Therefore, with respect to one situation, the court held that when a challenge under Section 34 is filed after the commencement of the 2015 Amendment, then the amended Section 36 will apply to such a proceeding, as it is a court proceeding, which is in relation to an arbitral proceeding.

With respect to the second situation – i.e. whether the amended Section 36 would apply to Section 34 applications filed before the commencement of the 2015 Act – the Supreme Court considered Section 6 of the General Clauses Act, 1897.

First, it was held that the automatic stay of the operation of the award under the un-amended Section 36 was not a vested right. This was because Section 36 was nothing but an execution proceeding, and there was sufficient case law to say that there is no substantive right in a judgment debtor to resist execution. Further, the automatic stay under the un-amended Section 36 was more of a clog on the rights of the decree holder, as opposed to a right granted to the award debtor.

Second, the Court held that, in any case, the contrary intention to take away the vested right was clear from Section 26, especially when interpreted in accordance with the object and purpose for which it was enacted.

Analysis

While there is no fault to be found in the reasoning of the Supreme Court here, a glaring lacuna in the judgment is why the analysis of vested rights and effect of the 2015 Amendment was only restricted to the amended Section 36. There are several other amendments such as those of Section 9, 17, 8, 16, etc., which also include court proceedings and arbitral proceedings and would be covered by the 2015 Amendment, but they were not even considered by the Supreme Court. In fact, it refused to look into the said aspects claiming that they were independent and separate inquiries.

Further, by not addressing the above amended sections, the Supreme Court also completely skipped the anomalies that will arise if the interpretation as accorded by it to Section 26, is applied to other situations. For instance, while a Section 17 amendment will only to apply to arbitral proceedings commenced after the 2015 Amendment, a Section 9 amendment, being a court proceeding, will apply even before amendments came into force. This was highlighted in Ardee infrastructure. One argument which may be taken here is that while Section 36 did not affect vested rights, amendments of Section 9 and 17 will affect vested rights, and therefore, a Section 9 amendment would not apply retrospectively. However, instead of leaving the parties to work these issues out for themselves, the Supreme Court could have pronounced upon them. Whether these potential anomalies will give rise to another set of litigation is yet to be seen.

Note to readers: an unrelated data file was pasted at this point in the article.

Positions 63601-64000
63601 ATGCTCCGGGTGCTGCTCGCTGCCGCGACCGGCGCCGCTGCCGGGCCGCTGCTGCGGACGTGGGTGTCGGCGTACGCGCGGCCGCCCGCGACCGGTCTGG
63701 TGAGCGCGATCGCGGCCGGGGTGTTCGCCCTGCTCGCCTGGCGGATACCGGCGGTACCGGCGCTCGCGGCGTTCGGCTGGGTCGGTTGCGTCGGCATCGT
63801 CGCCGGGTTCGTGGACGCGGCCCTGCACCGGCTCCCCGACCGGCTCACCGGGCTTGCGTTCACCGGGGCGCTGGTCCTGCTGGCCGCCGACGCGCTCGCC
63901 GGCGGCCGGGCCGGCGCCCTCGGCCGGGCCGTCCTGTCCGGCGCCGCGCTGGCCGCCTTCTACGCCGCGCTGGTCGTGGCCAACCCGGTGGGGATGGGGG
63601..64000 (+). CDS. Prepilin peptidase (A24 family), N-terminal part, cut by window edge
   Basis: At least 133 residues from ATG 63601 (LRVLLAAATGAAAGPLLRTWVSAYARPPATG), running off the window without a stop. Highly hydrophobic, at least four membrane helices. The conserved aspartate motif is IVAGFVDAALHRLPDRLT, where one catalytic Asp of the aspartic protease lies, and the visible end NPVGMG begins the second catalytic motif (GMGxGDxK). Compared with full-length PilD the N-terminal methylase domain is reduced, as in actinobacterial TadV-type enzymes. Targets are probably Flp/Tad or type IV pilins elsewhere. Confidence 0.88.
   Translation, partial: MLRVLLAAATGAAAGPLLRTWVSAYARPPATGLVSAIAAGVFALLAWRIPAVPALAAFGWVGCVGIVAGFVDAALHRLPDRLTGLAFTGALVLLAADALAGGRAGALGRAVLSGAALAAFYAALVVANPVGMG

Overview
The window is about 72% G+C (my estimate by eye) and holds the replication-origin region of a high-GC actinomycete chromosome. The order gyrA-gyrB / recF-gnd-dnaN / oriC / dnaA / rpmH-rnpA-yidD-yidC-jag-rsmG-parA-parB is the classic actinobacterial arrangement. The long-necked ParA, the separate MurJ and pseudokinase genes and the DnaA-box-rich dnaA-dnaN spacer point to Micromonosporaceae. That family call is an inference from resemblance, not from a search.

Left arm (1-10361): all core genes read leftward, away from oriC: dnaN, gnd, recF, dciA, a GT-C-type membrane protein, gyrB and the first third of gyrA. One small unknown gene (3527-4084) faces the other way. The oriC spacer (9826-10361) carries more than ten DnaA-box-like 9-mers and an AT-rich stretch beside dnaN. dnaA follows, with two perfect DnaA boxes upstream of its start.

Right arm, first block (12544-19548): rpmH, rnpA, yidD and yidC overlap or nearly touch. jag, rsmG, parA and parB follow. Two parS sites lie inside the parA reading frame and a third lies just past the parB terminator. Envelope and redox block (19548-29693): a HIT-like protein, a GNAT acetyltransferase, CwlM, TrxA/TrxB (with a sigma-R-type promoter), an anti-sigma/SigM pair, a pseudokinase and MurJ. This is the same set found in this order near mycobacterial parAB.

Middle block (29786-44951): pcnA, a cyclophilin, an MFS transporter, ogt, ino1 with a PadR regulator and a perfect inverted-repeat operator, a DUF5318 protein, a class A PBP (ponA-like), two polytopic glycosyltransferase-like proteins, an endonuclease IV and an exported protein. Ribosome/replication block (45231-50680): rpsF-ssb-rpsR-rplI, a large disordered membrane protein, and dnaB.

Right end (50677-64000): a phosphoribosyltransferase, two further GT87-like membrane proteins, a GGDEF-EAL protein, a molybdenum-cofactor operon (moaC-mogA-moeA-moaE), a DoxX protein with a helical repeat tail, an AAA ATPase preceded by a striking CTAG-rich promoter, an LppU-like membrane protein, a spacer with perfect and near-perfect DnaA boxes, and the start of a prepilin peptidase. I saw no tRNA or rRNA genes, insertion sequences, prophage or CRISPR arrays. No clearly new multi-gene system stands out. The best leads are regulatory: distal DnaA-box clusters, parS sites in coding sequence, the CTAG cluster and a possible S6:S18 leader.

It appears, however, that we may expect some clarity on these issues from the Executive realm. On March 7, 2018 the Union Cabinet issued a press release announcing that it had approved the Arbitration and Conciliation (Amendment) Bill, 2018 (the Bill) for introduction in Parliament. The Bill was introduced to implement recommendations contained in the Report dated July 30, 2017 issued by the High Level Committee (HLC) under the Chairmanship of Justice B. H. Srikrishna, which was constituted inter alia, to evolve an effective and efficient arbitration eco-system for commercial dispute resolution.

Among other proposals, the Bill has sought to clarify the applicability of the 2015 Amendment by introducing a new Section 87 in the Arbitration & Conciliation Act, 1996. The Bill is in line with the interpretation of Ardee Infrastructure – i.e., the 2015 Amendment will only apply to arbitral proceedings and court proceedings arising out of such arbitral proceedings, initiated after the commencement of the 2015 Amendment. It will not apply to arbitral proceedings and court proceedings arising out of such arbitral proceedings, initiated before the commencement of the 2015 Amendment, even if the court proceedings have been initiated after the commencement of the 2015 Amendment.

While the Bill is yet to be passed in both Houses of Parliament, it is expected that this amendment will conclusively determine the issue regarding applicability of the amended provisions to proceedings before courts, especially in view of the conflicting views of the various High Courts.


[i] Rendezvous Sports World v. Board of Control for Cricket in India, 2017 (2) BomCR 113; Electrosteel Casting v. Reacon Engineers AIR 2016 (NOC 764) 349, New Tirpur Area Devp Corp v. Hindustan Construction O.S.A. Nos.21 & 22 of 2016 (30.08.2017 – Madras High Court), Enercon v. Yogesh Mehra, 2017 SCC OnLine Bom 1744, Tufan Chatterjee v. Rangan Dhar, AIR 2016 Cal 213.

[ii] Board of Control for Cricket in India v. Kochi Cricket Pvt. Ltd. and Etc., Civil Appeal Nos. 2879-2880 of 2018 along with other civil appeals.

[iii] Ardee Infrastructure Pvt. Ltd. v. Ms. Anuradha Bhatia 2017 (2) ArbLR 163 (Delhi) (hereinafter ‘Ardee Infrastructure’)

[iv] 2017 (2) BomCR 113.